Dr. Bland completed his Ph.D. on The Coinage of Gordian III from the mints of Antioch and Caesarea at University College London in 1991 and has since published more than 200 books and papers on numismatics. Among the many honors and awards conferred on him are the Royal Numismatic Society Silver Medal in 2014, the French Numismatic Society's medal in 2013 and the President's medal of the British Academy in 2016. He was made an Officer of the British Empire in 2009.

"Dr. Bland's research and published work on Roman Britain and its coin hordes has set new standards for numismatics and archaeologists," says the Chairman of the Society's Huntington Committee, Dr. Jere Bacharach. "The committee was particularly impressed by Dr. Bland's ability to combine outstanding research with a heavy load of administrative work. The quality of his scholarship made him an obvious choice for this prestigious award. All of us in the numismatic community are indebted to him for his numerous contributions to our field of study, and we are delighted to present him with the 2017 Archer M. Huntington Award."

The lecture will begin at 6:00 P.M. It will be preceded by a reception at 5:30. RSVP required to,?or 212-571-4470. ext. 117.? Government issued photo I.D. required for entry.

A subscription dinner will be held following the event at a nearby restaurant. Pre-registration is required. Contact for details.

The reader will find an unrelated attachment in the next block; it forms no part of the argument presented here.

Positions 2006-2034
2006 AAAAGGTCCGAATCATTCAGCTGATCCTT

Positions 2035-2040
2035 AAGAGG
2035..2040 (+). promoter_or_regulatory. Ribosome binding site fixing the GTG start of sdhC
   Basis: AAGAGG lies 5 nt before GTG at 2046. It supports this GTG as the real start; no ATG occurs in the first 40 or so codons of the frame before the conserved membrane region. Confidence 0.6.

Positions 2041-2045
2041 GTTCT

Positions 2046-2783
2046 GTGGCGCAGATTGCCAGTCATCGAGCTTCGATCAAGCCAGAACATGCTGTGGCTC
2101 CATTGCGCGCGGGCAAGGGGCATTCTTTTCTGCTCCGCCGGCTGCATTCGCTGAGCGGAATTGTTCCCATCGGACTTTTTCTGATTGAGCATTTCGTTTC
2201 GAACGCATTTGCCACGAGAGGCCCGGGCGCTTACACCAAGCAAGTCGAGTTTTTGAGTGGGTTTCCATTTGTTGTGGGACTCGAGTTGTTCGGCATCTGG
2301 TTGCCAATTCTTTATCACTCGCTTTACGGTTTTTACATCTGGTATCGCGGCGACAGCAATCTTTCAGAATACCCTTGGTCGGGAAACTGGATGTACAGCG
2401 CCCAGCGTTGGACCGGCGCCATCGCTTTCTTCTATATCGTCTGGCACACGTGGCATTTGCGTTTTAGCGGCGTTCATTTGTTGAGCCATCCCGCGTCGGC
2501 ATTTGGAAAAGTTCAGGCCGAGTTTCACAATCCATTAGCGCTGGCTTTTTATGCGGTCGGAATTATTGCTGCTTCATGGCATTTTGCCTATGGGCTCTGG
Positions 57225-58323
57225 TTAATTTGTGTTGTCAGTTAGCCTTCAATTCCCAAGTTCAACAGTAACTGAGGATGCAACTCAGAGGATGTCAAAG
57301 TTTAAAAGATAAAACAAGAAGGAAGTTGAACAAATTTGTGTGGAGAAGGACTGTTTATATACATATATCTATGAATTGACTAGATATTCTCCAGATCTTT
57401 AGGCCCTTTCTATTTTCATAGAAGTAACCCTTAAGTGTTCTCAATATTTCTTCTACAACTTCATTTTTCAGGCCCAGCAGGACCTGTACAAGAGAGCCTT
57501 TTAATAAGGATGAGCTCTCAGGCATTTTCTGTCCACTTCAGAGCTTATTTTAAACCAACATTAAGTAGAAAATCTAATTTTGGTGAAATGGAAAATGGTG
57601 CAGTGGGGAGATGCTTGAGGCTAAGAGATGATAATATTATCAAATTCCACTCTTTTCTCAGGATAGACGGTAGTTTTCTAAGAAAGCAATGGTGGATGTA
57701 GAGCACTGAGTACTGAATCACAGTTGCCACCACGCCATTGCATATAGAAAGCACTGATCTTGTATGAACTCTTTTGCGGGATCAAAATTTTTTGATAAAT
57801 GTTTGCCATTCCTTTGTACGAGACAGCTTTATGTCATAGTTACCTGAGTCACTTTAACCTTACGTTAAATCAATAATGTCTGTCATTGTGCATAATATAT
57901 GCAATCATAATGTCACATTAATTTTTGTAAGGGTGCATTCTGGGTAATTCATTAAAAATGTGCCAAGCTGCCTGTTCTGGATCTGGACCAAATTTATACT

Huntington-Award-Medal The Archer M. Huntington Award, first presented to Edward T. Newell in 1918, is conferred annually in honor of the late Archer M. Huntington, ANS President from 1905 to 1910, in recognition of outstanding career contributions to numismatic scholarship. The medal was designed in 1908 by Emil Fuchs to commemorate the 50th anniversary of the founding of the American Numismatic Society.

To read the complete press release, see:
Dr. Bland Receives 2017 Huntington Award (


Here's one silver dollar most collections lack: with only five made, the suicide spy dollars are more rare than 1804's. -Editor

Spy museum suicide dollar Dinosaur bones and George Washington's fake teeth are nice, but how about a tiny suicide syringe hidden in a silver dollar and designed for spies working in enemy territory?

What about a piece of the wreckage of an American spy plane that President Dwight D. Eisenhower claimed didn't exist until its pilot was paraded in front of the cameras by the Soviet Union?

These are some of the new items that will be on display at the International Spy Museum, one of the hottest museum tickets in the nation's capital.